Challenging Hate with Solidarity and Recognition

On 30 October, 2017, one of Myanmar’s most famous and influential Buddhist monks – Ashin Nyanissara, better known as Sitagu Sayadaw – gave a sermon to Myanmar[1] military officers in which he told a parable that has been taken by many as an attempt to offer moral justification for killing non-Buddhists in order to protect Buddhism. Protection of Buddhism is an aim which many Myanmar nationalists have cited in supporting the military’s actions in Rakhine State. In this context, the sermon was widely seen as a thinly-veiled spiritual justification for killing of Rohingya Muslims, and one that could also apply to killing other members of religious minorities, including Karen, Kachin and Chin, the vast majority of whom are Christian. Sitagu Sayadaw’s comments add momentum to the hatred and violence against the Muslim minority and bring these sentiments within the mainstream of Myanmar Buddhist nationalist community. When given to a military audience during active military operations and in a context of increasing militarization in ethnic areas, his speech is particularly concerning.

Sitagu Sayadaw’s sermon is not the only interpretation of Burmese Buddhism and its relevance to the current crisis in Rakhine State, and other Buddhist monks and laypeople have challenged the use of Buddhism for political, nationalist and violent ends. For instance, Thet Swe Win, a Buddhist and a leader of the Center for Youth and Social Harmony, has been outspoken in defense of the Rohingyas’ human rights. However, in the current atmosphere of hate speech and attacks against any people who speak out for the Rohingya, voices of tolerance and human rights have been all but silenced. The failure of the Myanmar Government and the State Sangha Maha Nayaka Committee to condemn Sitagu Sayadaw’s remarks speaks volumes to any who may seek to express a different view.

In the current atmosphere of hate speech and attacks against any people who speak out for the Rohingya, voices of tolerance and human rights have been all but silenced.

Nonetheless, brave organizations and individuals have recognized moral imperatives and started to speak out, mostly from other ethnic minority communities who have experienced the military’s abuses in the past. These include the Karen National Union, the Karen Women’s Organization, the Women’s League of Burma and the Karen Peace Support Network, all of whom have issued statements condemning the military’s attacks against the Rohingya and connecting these attacks to similar patterns of violations committed against Karen and other ethnic minorities in previous decades. At a gathering in Washington, D.C., the Karen Organization of the United States recognized that ethnic cleansing was being committed against the Rohingya, and called attention to the fact that such ethnic cleansing had been committed by the Myanmar military against other ethnic groups in the past. While not all of these statements have used the name ‘Rohingya,’ they are steps in the direction of building solidarity and speaking out for human rights. Under the current condition of fear, these statements are also a pathway towards widening the space for those who may be silenced by ongoing threats and intimidation.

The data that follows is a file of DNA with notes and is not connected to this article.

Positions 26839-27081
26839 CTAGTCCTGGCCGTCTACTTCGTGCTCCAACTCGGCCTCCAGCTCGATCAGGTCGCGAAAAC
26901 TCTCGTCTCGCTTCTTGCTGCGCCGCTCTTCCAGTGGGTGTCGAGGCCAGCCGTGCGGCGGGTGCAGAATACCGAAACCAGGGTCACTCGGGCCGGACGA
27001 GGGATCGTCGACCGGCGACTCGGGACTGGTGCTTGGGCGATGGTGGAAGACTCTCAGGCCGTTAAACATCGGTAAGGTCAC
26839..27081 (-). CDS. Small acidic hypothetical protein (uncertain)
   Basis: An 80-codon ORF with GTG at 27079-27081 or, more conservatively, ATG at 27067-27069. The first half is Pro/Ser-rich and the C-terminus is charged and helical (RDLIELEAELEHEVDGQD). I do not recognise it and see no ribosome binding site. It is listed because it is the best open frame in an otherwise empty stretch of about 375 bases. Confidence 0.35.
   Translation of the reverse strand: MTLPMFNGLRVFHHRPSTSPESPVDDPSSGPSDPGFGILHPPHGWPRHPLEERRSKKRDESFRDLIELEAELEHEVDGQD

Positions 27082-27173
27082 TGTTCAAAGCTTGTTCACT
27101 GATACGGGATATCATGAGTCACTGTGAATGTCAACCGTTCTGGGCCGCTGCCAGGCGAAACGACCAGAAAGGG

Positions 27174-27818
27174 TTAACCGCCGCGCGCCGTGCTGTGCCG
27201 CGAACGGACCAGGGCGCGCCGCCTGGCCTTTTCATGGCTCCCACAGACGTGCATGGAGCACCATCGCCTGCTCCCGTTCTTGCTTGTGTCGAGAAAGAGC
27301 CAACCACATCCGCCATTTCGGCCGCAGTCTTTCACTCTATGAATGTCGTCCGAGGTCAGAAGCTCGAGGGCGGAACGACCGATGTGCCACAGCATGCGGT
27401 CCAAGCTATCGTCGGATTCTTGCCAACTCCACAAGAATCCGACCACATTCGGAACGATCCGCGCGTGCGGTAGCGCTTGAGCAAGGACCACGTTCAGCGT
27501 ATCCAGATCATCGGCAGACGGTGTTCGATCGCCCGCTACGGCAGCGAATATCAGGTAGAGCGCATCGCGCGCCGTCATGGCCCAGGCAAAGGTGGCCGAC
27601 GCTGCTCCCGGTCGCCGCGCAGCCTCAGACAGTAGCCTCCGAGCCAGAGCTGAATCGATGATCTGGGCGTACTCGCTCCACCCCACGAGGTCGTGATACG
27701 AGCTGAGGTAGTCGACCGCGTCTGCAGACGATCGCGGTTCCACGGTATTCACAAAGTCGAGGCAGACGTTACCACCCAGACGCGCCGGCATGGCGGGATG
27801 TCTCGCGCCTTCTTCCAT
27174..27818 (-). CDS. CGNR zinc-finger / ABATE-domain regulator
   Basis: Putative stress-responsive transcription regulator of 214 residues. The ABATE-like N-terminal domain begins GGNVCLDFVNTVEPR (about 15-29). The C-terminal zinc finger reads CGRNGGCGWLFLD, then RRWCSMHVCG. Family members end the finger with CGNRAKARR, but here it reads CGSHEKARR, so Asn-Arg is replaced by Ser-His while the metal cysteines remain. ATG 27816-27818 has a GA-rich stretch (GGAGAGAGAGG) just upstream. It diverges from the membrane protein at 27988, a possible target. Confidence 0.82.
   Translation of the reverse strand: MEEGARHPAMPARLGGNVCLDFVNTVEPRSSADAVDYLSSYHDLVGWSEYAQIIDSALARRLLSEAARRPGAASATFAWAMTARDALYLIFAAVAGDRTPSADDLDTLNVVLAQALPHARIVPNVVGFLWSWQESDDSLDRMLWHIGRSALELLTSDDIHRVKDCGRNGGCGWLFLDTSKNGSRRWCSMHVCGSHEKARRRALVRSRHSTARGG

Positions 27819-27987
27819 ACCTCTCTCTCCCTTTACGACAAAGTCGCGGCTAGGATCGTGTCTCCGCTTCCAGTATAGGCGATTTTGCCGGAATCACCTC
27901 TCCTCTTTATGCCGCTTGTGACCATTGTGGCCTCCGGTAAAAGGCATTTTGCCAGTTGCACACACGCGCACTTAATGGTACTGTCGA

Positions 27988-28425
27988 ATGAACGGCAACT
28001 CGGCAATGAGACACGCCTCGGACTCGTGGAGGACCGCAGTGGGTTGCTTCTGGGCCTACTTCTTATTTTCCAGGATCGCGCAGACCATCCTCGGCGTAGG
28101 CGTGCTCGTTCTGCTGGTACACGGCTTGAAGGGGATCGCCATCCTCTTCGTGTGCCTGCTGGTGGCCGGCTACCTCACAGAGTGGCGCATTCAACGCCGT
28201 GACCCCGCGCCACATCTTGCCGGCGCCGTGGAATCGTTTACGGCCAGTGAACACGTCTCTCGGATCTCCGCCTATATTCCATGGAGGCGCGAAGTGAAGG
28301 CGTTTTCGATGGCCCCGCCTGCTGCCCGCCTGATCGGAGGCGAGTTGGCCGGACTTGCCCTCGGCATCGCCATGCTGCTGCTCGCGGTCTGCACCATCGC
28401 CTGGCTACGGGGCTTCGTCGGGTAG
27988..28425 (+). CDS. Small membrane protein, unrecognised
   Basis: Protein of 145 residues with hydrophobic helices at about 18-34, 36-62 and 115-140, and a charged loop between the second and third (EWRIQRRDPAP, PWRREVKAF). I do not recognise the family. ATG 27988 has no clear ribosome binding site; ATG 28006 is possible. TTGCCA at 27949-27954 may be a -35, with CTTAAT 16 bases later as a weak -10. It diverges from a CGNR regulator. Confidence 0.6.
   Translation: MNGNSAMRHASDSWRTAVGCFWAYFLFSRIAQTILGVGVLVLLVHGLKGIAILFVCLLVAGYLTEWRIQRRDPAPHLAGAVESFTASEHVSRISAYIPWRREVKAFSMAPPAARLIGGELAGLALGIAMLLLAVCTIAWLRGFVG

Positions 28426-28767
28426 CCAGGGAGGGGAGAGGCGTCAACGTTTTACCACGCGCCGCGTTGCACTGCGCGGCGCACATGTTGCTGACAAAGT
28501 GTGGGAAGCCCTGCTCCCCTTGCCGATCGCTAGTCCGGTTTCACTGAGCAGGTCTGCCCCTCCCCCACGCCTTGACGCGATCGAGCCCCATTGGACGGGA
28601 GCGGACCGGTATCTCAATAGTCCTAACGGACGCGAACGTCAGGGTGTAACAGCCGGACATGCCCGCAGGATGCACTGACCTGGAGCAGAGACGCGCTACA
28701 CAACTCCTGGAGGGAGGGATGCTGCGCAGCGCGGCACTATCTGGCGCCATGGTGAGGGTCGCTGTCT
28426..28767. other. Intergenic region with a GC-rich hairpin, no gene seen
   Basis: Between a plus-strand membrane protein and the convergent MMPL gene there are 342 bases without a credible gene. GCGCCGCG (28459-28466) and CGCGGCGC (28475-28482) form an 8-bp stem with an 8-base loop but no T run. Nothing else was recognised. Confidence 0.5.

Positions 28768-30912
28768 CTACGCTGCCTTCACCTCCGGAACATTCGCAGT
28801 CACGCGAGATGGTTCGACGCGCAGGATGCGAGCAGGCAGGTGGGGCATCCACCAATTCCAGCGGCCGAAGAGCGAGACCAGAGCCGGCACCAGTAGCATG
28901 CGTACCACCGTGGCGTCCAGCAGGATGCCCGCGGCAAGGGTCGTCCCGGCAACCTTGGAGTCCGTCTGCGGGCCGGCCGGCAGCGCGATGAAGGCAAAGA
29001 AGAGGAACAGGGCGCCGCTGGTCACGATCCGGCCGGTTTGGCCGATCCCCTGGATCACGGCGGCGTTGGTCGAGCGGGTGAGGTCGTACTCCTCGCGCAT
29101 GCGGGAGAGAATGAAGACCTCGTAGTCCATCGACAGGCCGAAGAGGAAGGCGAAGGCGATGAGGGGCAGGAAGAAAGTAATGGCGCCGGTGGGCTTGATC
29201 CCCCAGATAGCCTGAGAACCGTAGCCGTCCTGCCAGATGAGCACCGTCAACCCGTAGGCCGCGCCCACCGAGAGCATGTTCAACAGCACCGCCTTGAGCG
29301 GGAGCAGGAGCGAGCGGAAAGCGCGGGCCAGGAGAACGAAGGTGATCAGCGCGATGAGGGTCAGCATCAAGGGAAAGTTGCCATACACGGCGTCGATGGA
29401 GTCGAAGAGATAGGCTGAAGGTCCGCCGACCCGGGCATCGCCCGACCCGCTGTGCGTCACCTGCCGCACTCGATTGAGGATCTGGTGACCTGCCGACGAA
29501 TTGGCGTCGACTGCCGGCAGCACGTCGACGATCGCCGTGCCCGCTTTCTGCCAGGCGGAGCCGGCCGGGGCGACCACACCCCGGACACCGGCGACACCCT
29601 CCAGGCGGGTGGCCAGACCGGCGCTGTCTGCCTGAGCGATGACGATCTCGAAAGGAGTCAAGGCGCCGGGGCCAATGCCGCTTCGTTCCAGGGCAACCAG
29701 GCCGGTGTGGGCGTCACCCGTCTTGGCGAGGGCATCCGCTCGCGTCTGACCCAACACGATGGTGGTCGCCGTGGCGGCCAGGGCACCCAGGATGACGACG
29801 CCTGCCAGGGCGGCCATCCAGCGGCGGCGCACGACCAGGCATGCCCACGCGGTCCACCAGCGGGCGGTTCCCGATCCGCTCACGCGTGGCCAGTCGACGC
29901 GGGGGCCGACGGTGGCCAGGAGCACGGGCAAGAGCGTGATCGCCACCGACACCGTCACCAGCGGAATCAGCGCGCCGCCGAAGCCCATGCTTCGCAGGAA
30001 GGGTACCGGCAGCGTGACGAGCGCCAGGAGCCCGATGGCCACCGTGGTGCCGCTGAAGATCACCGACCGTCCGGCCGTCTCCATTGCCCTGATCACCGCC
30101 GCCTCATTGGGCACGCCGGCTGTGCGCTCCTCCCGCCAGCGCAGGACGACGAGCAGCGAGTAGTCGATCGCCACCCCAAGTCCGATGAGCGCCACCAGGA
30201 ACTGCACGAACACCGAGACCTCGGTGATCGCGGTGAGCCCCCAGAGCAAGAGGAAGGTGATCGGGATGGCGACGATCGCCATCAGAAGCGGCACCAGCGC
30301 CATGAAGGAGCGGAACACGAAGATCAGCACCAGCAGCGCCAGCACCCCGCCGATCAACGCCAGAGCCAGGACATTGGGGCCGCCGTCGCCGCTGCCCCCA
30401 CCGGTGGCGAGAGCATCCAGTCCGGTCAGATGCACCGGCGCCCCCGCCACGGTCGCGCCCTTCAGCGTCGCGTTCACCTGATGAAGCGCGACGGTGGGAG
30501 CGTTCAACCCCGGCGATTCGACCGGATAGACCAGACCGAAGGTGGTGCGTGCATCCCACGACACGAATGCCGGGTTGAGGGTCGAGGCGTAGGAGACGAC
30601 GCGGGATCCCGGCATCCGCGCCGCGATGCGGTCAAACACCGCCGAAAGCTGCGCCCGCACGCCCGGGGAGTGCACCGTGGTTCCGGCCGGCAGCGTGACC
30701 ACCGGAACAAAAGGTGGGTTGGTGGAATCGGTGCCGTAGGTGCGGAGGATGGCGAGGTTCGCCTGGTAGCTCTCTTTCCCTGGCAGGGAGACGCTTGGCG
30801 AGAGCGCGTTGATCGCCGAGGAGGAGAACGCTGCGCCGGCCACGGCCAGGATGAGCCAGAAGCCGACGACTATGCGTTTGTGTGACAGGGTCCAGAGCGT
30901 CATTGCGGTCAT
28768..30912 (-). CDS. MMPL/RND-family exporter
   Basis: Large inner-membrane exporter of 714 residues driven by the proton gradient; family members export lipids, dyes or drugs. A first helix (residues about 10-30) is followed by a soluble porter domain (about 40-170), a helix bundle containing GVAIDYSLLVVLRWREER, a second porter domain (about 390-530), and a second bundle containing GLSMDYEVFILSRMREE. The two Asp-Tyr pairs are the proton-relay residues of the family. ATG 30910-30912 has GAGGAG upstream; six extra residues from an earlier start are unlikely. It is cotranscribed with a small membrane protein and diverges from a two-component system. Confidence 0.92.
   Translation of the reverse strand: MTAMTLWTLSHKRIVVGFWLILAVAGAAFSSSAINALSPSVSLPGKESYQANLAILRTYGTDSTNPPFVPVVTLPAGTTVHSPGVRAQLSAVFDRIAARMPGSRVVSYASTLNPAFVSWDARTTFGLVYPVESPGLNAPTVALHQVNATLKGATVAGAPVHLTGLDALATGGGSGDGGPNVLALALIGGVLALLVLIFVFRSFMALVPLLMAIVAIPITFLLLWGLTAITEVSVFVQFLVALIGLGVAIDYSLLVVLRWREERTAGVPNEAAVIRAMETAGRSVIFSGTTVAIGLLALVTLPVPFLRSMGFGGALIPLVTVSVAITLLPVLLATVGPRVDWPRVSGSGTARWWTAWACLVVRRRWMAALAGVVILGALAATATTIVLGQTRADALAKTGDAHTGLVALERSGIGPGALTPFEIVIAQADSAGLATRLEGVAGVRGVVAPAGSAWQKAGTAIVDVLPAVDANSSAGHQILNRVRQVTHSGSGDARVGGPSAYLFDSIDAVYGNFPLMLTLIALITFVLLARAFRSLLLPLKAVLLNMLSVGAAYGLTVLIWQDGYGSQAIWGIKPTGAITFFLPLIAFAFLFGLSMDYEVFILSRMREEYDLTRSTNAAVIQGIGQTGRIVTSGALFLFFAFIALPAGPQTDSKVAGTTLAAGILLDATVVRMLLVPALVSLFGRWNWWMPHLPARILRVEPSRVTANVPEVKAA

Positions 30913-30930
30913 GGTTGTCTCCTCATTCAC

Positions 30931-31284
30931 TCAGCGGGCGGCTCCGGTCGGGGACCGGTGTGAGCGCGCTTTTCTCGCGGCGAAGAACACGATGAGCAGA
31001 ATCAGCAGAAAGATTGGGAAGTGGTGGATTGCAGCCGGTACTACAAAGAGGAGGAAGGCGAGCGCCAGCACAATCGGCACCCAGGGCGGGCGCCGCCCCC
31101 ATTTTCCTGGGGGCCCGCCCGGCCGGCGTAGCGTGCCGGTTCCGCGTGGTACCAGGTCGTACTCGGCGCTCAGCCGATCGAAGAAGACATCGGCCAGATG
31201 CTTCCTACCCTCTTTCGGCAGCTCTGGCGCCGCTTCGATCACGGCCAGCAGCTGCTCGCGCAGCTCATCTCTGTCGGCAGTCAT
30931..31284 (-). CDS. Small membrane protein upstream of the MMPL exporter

There is a need for those with power and protection to speak out to further widen this space. This includes international actors with influence and moral authority. On 27 November 2017, Pope Francis will make his first papal visit to Myanmar. While there are some who are concerned that the Pope using the term ‘Rohingya’ within Myanmar would be “inflammatory,” by specifically naming the community that is enduring the abuses, there is a high expectation by the human rights and humanitarian community worldwide on the Pope to directly address the Rohingya crisis, something he has commented on frequently in the past and show much-needed moral leadership and create space for others to speak out as well. Speaking on the topic recently, Khin Ohmar, Progressive Voice’s Advisory Board Chair, stated during the opening of the recent ASEAN civil society conference/ASEAN Peoples’ Forum, “[w]e should be able to call the name ‘Rohingya’ because that is the name they wish to be called. And because that is the name that gives face to their suffering and their aspirations to live in this world like us as equal human beings as we are.”

“[w]e should be able to call the name ‘Rohingya’ because that is the name they wish to be called. And because that is the name that gives face to their suffering and their aspirations to live in this world like us as equal human beings as we are.”

Khin Ohmar, Progressive Voice’s Advisory Board Chair

All those who suffer are our brothers and sisters, and deserve justice and protection, as Myanmar’s Cardinal Charles Maung Bo has bravely said in the past. This includes the over 600,000 Rohingya who have fled violent attacks by Myanmar security forces and Rakhine nationalist mobs, including systematic burning of villages, killing, torture and extreme sexual violence including gang rape and rape of children, as well as the Rohingya who remain in internally displaced persons camps in Rakhine State subject to restrictions on movement and little to no access to humanitarian aid, livelihoods, health care and education. Recognizing the Rohingya as brothers and sisters and speaking out in solidarity is an important first step toward a future of peace, reconciliation and equality for Myanmar’s diverse society based on moral leadership and not based on fear of the “other”.